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The Spokesman-Review Newspaper
Spokane, Washington  Est. May 19, 1883

Three more victims of Pend Oreille River boat crash found and identified, bringing death toll to four

The Bonner County Sheriff’s Office searches the Pend Oreille River near Priest River Wednesday after a speedboat capsized Tuesday night.  (Garrett Cabeza / The Spokesman-Review)

The bodies of the remaining three victims of a boat crash on the Pend Oreille River this week have been found, and all four victims of the capsizing have been identified.

The Bonner County Sheriff’s Office said in a news release Friday that the bodies of Gregory J. Daiker, 59, of Laclede, Idaho; Aaron J. Faulhaber, 49, of Laclede; Jason L. Maxson, 51, of Laclede; and John R. Schulte, 59, of Sandpoint, were retrieved from the river.

The boat they were on capsized Tuesday evening.

The Bonner County release said Daiker’s body was recovered Tuesday night; Faulhaber’s body was found Thursday night in about 80 feet of water near the scene of the crash; and Maxson and Schulte were recovered Friday close to the crash at depths of about 60 feet. The Kootenai County Sheriff’s Office sonar team, the Bonner County Sheriff’s Office’s dive team and marine division recovered the bodies.

The sheriff’s office expressed condolences to friends and family of the men killed in the “very unfortunate tragic event.”

The boat went down around 7 p.m. near Old Thama Ferry Road, about 6 miles southeast of Priest River at a spot around 94 feet deep.

 (Molly Quinn / The Spokesman-Review)
(Molly Quinn / The Spokesman-Review)

One witness to the crash, Mike Kimling, said he saw the boat go airborne before flipping upside down.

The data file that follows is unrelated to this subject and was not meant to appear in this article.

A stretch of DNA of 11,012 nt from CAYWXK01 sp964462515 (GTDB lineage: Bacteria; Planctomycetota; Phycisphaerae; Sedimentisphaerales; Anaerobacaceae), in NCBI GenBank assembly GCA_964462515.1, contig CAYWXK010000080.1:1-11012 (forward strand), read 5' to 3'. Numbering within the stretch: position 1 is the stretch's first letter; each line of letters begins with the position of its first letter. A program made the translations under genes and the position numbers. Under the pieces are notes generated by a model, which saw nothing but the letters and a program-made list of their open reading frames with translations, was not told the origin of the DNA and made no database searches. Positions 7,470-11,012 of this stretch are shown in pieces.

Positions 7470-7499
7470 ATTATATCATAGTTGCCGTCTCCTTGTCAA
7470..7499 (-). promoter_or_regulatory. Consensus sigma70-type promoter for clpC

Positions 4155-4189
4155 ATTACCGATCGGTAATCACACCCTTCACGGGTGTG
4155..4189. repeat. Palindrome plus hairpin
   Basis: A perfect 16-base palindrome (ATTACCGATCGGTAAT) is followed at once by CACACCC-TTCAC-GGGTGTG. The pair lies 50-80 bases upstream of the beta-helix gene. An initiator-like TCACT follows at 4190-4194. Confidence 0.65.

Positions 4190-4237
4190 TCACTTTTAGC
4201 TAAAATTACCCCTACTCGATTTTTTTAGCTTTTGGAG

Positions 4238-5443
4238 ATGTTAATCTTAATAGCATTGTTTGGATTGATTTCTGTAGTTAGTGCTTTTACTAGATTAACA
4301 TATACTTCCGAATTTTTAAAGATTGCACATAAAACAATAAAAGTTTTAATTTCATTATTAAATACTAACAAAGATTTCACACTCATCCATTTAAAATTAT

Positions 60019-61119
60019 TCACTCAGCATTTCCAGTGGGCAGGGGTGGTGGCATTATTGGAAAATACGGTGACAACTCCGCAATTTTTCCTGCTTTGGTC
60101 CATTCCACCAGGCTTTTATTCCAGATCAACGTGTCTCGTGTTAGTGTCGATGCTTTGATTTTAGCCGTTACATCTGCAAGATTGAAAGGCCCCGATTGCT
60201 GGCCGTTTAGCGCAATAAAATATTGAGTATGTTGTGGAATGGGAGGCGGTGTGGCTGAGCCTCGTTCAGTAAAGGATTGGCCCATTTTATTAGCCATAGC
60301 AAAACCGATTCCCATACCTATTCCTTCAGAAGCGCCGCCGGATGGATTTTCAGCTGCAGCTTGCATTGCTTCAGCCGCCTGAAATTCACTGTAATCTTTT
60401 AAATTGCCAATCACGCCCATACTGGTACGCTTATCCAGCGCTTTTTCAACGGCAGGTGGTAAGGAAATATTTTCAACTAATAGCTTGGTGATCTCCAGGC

Kimling said the boat was heading west when the front of it lifted out of the water, landing upside down “like somebody did a belly flop.” He said the wind was blowing hard at the time.

“It happened really quick,” he said.

The sheriff’s office said in the release the cause of the accident remains under investigation.

Kimling and his wife rushed to the end of a dock to try to find the boat riders but didn’t see anyone.

“Nobody likes to see it,” Kimling said of the accident. “It’s horrible. It’s horrible.”

Kimling and another neighbor said area residents normally would have launched their boats at this point in the year and could have cruised out to the crash to potentially help the victims. But the Albeni Falls Dam remains open, and the river level is lower than normal, keeping many vessels out of the river.

While circumstances surrounding the crash are unclear, Idaho officials have warned of deceptively cold waterways in the state at certain times of the year.

“One of the challenges in Idaho is that higher air temperatures in the spring can cause a false sense of security for boaters,” David Dahms, state boating law administrator, was quoted as saying in a KXLY article.

North Idaho and the rest of the Inland Northwest weathered an unusually cool spring this year. Bonners Ferry, for example, was only 70 degrees on Wednesday but roasted at 107 degrees on the same day in 2021, according to the National Weather Service.